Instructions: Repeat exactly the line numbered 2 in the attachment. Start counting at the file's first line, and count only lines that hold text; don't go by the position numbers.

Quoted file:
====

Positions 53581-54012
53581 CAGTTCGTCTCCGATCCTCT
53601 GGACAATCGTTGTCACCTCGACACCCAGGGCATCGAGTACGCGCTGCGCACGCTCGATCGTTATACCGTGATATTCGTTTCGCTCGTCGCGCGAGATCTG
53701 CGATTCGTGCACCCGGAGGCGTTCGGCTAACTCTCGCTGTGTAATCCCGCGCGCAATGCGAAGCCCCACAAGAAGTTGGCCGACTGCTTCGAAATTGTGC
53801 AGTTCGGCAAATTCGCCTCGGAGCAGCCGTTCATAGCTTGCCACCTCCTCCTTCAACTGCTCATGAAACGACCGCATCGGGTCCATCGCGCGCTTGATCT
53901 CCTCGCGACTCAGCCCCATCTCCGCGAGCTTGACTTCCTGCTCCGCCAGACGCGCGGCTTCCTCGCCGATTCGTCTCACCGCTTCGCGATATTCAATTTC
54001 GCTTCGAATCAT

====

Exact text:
53581 CAGTTCGTCTCCGATCCTCT